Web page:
Monday, February 26, 2024
HomeDiabetes Care11 Vitamin-Packed Superfoods for People With Type 2 Diabetes

11 Vitamin-Packed Superfoods for People With Type 2 Diabetes

This content originally appeared on On a regular basis Health. Republished with permission.



By Sarah Hutter

Medically Reviewed By Reyna Franco, MS, RDN of American College of Lifestyle Medicine

What makes a food “super”? In terms of type 2 diabetes, it’s not nearly foods that pack a number of nutrients. For a diabetes-friendly weight-reduction plan, you furthermore may need foods that may help keep your blood sugar (glucose) levels in check. There is no such thing as a one single best food for type 2 diabetes. As a substitute, the very best weight-reduction plan for type 2 diabetes is one which relies on whole foods and is wealthy in fiber, protein, and a moderate amount of healthy carbohydrates.

It’s true that individuals with type 2 diabetes have to watch their carb intake, but they don’t should follow a fad low-carb weight-reduction plan. Quite the opposite, says Leah Kaufman, RD, CDCES, a dietitian nutritionist at NYU Langone Health in Recent York City, the best weight-reduction plan for individuals with type 2 diabetes is “a well-balanced weight-reduction plan that has a healthy amount of carbs, protein, healthy fats, and vegetables per meal.”

RELATED: 12 Popular Low-Carb Diets, and Their Pros and Cons

While changing your weight-reduction plan won’t cure diabetes, it might probably lower your risk for type 2 diabetes complications, equivalent to heart disease, kidney disease, and neuropathy (nerve damage). Keeping your blood glucose in check is amazingly essential, and food can play a giant role in that effort. The truth is, the food you eat affects type 2 diabetes in several ways, including glucose regulation, heart health, weight maintenance, and mood.

How will you tell food from a nasty one on the subject of managing diabetes? “Search for items that contain healthy fats and are high in vitamins, minerals, and fiber,” says Sue McLaughlin, RD, CDCES, at Burgess Health Center in Onawa, Iowa. It’s also crucial to eat a wide selection of foods to be certain that you’re getting a healthy mixture of macronutrients, phytochemicals, and essential fatty acids.

RELATED: 10 Bad Habits to Kick When You Have Type 2 Diabetes

Researchers are also continuing to search out evidence of links between weight-reduction plan and kind 2 diabetes development. One study checked out the impact of nutrition in greater than 64,000 women for 15 years. Researchers found that eating antioxidant-rich foods significantly lowered type 2 diabetes risk. Increasingly, such antioxidant-rich foods are being called superfoods.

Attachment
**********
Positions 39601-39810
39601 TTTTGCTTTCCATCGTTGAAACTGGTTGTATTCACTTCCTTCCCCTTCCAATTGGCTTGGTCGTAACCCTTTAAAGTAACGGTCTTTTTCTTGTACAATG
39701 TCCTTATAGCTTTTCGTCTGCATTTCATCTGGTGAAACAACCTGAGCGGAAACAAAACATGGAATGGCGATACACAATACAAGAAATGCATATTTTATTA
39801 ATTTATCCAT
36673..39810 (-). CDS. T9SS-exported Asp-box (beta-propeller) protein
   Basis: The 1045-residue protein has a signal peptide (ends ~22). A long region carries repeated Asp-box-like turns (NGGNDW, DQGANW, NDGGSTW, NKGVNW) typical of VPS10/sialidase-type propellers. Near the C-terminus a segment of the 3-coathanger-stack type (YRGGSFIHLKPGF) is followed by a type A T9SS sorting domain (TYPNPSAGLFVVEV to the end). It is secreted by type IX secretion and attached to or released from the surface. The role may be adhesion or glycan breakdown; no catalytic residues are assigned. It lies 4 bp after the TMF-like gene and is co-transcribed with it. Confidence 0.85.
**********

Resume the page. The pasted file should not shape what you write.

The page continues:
“Superfoods is a term used to explain nutrient-packed foods that will have more health advantages than other foods,” says Kaufman, adding it’s not a medical term.

You’ll also find that, on the subject of diabetes, superfoods are all whole, unpackaged foods — meaning they aren’t processed with added sugars, fats, or preservatives.

Unsure where to begin? Take a look at these 11 suggestions for adding more superfoods to your diabetes weight-reduction plan!

1 — Swap Out Meat for Beans and Lentils for Less Fat and More Fiber

High in fiber and protein, beans are digested slowly in your body, making them great for managing blood glucose levels in a kind 2 diabetes weight-reduction plan. Just ½ cup of any sort of beans will provide as much protein as 1 ounce (oz) of a meat protein equivalent, in accordance with the U.S. Department of Agriculture (USDA).

Irrespective of which sort of bean you select, you’ll also gain a major amount of your every day fiber needs from a 1-cup serving. For instance, in accordance with the Mayo Clinic, 1 cup of baked beans offers 10 grams (g) of fiber, while 1 cup of black beans has 15 g. Women need a median of 21 to 25 g of fiber per day, while men need between 30 and 38 g. In accordance with one article, only about 5 percent of the U.S. population meets that threshold, and yet a high-fiber weight-reduction plan is related to a reduced risk of varied diseases, including type 2 diabetes, obesity, stroke, heart disease, and even some cancers. (Just remember to increase your intake of fiber slowly, and drink loads of water, to scale back diarrhea, per the Mayo Clinic.)

Other legumes offer similar health advantages which are key in managing diabetes. In one study, Canadian researchers found that eating beans, chickpeas, and lentils was related to improved blood glucose control, reduced blood pressure, and lower cholesterol and triglyceride (fat present in the blood) levels in individuals with type 2 diabetes. Those qualities are essential because individuals with diabetes are at a better risk for heart problems than the final population, in accordance with the National Institute of Diabetes and Digestive and Kidney Diseases.

What’s more, beans are good sources of magnesium and potassium. Diabetes is related to magnesium deficiency, notes one article, and potassium plays a task in further boosting heart health since it helps regulate blood pressure, per the National Institutes of Health (NIH).

RELATED: 10 Foods High in Potassium

2 — Eat Salmon for Omega-3 Fatty Acids

Many varieties of seafood are good for individuals with diabetes. In accordance with the NIH, salmon, mackerel, tuna, sardines, and herring are wealthy in omega-3 fatty acids, which promote heart health by helping lower the blood fats called triglycerides. Just remember to avoid or limit your consumption of fish with high levels of mercury, equivalent to tilefish, swordfish, marlin, and king mackerel, as outlined by the Food and Drug Administration (FDA).

Eating fish twice per week has other far-reaching advantages: A study found that fish may protect individuals with diabetes against kidney problems. Fish is taken into account a diabetes-friendly food as a part of a healthy, well-balanced weight-reduction plan. Select blackened or grilled fish over fried preparations.

RELATED: The Best Forms of Seafood for People With Type 2 Diabetes

3 — Consider Tree Nuts for Other Sources of Healthy Fats

Loaded with fiber and protein, nuts are filling and contain high levels of unsaturated fats, the type that contribute to HDL, or “good” cholesterol, making them a boon to your heart health. But on the subject of stabilizing blood sugar, polyunsaturated fats in tree nuts — equivalent to almonds, cashews, hazelnuts, pecans, walnuts, and pistachios — are especially helpful. (As a side note, peanuts aren’t tree nuts; they’re legumes.)